News Roundup: March 22-28

By on March 28, 2014

News Roundup logoEach week we round up the latest N.C. agricultural headlines from news outlets across the state and country, as well as excerpts from the stories. Click on the links to go straight to the full story.

  • “Russia approves four U.S. cold storage facilities for pork exports,” Meatingplace.com: Russia has approved four U.S. cold storage facilities to handle pork products headed for export to Russia, according to an updated list on USDA’s website…The approved cold storage facilities include: Carolina Cold Storage in Tar Heel, N.C.; Cloverleaf Cold Storage in Sumter, S.C.; Cloverleaf Cold Storage in Chesapeake, Va.; Cloverleaf Cold Storage in Benson, N.C.
  • “Lowes Foods now accepting direct sales from produce farmers,” Triangle Business Journal: When you shop for meat and vegetables at Lowes Foods in the Triangle, there’s a good chance the label will tell you if it came from a local farmer. A new program allows Lowes Foods to buy fresh produce and meats directly from more than 100 small farms in North Carolina. N.C. Growing Together is facilitating the partnership between the N.C. State University Cooperative Extension and local food hubs. …
  • “No longer blowing smoke? E-cigarettes could surpass traditional brands, experts say,” News & Observer: When change has come for tobacco during its nearly two centuries as a star of North Carolina’s economy, it usually has arrived at a leisurely pace. Not this time. The crop and products made from it face something that has gutted or transformed many other industries in recent years: a disruptive technology. Electronic cigarettes are winning over smokers so quickly that some analysts predict the battery-powered newcomer could come out on top of traditional cigarettes within a decade. …
  • “Farmers along Dan River worry about livelihood,” Greensboro News & Record: Robert Brandon talks about when the Dan River ran gray. “You should have seen it right after it happened,” he said. “Imagine mixing up a bag of cement in there. You stick your hand in it, it’ll turn gray.” That gray water from the Feb. 2 coal ash spill at Duke Energy’s storage pond in Eden may threaten fish and wildlife for generations. Swimmers, boaters and those who fish have lost their refuge for the moment. Now, Brandon may lose his way of life. Brandon is a farmer. He raises cattle on a stretch of land that runs at least a half-mile along the river. …
  • “Backers say drones will prove useful for farmers,” Charlotte Observer: Iowa Interest is growing in using unmanned drones to help monitor millions of acres of crops. Drones with infrared cameras and other sensors can help identify insect problems and watering issues early. They can also help assess crop yields and locate missing cattle. The Des Moines Register reports (http://dmreg.co/1eBWqo3 ) that supporters believe using drones on farms makes sense because the operations are generally large and in rural areas.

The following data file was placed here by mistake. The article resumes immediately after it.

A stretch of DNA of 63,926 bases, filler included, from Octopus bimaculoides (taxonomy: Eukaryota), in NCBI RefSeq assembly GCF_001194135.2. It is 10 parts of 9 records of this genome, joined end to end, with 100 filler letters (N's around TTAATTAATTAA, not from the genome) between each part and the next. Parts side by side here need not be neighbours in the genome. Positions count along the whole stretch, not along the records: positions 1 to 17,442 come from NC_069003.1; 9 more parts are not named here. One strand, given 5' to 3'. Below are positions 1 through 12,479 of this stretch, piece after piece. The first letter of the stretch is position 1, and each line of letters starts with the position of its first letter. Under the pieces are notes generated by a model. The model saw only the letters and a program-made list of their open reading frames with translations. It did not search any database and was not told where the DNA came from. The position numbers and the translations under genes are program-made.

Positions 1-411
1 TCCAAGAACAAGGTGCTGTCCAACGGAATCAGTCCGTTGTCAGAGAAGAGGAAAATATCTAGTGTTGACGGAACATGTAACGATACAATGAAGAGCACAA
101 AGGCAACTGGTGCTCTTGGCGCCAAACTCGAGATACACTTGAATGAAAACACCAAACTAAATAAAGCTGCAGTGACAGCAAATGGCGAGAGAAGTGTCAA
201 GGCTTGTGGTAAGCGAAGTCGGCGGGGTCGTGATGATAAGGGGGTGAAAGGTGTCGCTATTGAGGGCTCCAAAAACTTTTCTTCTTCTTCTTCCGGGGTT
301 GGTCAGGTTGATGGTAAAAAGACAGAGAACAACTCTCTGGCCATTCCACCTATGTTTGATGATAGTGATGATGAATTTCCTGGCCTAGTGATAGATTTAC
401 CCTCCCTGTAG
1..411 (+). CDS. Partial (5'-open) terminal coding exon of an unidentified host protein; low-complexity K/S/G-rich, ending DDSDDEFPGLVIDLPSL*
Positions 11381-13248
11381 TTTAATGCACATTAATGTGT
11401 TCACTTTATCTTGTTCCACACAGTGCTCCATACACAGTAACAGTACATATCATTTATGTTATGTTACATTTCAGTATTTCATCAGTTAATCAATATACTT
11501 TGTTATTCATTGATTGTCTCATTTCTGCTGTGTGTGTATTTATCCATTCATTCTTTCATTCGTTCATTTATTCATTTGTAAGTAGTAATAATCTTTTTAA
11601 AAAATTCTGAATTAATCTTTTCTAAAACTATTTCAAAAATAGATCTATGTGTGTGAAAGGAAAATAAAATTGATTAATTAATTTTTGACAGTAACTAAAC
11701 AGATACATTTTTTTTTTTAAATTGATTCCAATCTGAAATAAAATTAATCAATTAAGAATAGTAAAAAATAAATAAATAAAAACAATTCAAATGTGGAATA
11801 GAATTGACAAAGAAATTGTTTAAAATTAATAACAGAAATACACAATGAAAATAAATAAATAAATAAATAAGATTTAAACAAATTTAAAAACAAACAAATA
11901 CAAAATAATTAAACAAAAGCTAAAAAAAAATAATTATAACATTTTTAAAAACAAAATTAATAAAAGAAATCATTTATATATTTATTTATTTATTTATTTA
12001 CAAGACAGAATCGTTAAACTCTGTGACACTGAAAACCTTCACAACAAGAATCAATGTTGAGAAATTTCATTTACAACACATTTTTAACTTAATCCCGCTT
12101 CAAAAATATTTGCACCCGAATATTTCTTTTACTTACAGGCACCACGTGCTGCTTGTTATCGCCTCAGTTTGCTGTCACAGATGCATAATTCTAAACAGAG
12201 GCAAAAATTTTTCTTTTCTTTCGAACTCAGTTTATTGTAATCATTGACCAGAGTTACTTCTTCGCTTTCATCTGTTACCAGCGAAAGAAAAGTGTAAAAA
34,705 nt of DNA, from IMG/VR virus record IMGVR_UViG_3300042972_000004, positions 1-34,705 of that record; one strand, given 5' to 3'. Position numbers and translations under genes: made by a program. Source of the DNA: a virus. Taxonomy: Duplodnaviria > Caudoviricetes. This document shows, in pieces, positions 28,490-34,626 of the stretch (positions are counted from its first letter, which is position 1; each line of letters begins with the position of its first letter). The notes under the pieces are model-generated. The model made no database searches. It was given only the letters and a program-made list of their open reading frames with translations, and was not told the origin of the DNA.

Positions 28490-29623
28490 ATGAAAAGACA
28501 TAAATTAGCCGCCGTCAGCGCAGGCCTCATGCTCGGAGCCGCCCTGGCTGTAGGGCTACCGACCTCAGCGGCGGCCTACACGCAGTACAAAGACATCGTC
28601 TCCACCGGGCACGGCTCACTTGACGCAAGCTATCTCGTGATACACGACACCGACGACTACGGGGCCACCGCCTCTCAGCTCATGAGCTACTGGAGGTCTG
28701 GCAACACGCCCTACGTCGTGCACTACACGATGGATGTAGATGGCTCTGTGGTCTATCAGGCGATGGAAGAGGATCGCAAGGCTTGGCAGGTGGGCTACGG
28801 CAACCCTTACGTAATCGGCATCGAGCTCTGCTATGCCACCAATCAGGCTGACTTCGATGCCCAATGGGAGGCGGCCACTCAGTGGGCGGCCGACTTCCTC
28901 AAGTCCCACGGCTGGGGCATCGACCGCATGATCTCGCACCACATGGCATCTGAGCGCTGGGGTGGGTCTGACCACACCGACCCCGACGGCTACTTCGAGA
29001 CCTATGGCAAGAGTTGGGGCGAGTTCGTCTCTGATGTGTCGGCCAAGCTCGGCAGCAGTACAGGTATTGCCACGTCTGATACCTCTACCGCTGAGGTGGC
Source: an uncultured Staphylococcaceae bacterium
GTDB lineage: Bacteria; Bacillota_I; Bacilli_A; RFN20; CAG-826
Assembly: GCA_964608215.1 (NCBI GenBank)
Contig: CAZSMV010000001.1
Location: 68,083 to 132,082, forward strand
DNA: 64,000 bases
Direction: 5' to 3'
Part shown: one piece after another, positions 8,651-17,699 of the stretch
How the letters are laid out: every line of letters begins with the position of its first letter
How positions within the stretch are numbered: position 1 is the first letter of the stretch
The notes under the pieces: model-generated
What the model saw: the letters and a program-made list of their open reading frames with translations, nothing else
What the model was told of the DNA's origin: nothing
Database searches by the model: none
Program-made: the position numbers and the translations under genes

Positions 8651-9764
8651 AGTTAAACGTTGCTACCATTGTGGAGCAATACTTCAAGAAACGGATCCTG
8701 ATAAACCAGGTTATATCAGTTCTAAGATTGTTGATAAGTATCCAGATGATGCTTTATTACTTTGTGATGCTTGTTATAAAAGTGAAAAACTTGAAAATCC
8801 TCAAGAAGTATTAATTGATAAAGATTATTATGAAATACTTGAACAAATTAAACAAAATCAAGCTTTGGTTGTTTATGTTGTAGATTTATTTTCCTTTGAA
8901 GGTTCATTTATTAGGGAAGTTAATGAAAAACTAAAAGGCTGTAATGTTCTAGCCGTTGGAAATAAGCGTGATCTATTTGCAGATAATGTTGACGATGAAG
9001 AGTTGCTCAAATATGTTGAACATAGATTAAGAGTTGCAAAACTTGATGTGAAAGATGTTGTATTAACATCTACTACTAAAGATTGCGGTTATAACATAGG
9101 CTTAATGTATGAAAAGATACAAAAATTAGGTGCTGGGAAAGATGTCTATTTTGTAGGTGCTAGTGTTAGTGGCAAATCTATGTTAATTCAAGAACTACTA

• “Cold bites into peaches; grapes, apples OK for now,” Hendersonville Times: This week’s cold snap likely set back the county’s summer peach harvest, farmers and Cooperative Extension agents say, but the local apple and grape crops appear to have fared better thanks to a late spring that kept buds wrapped up tight. However, farmers say the jury is still out on how much damage sub-freezing temperatures this winter had on those fruits.  …
  • “New programs aimed at the new farmer,” Salisbury Post: We are not gaining any acreage since most of the best farmland is being bought for homes and development. So where do we even start? That is where N.C. Cooperative Extension, along with N.C. A&T State University and N.C. State University come in. This group is striving to make quality programs to teach new, old and transitioning farmers how to be more efficient, produce better and run their operations as businesses. Someone has to do it, or we will have a lot of “hangry” (hungry and angry) people to deal with when we reach 2050. …
  • “Bad hay season strains local farmers,” Jefferson Post: While it may not yet look or feel like it, winter has officially drawn to a close and spring has sprung, and that’s a blessing for many horse and livestock owners in Ashe County. “In past years, we have used around 600 bales (of hay) over the winter, but we’ve blown past that in 2014,” Ann Lisk, owner of Southern Sun Farm Sanctuary, in Glendale Springs, said. The heavy, summer rains and bitter cold temperatures are to blame for the overall bad hay year. …

 

 

 

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  1. Roy
    April 2, 2014

    Great article.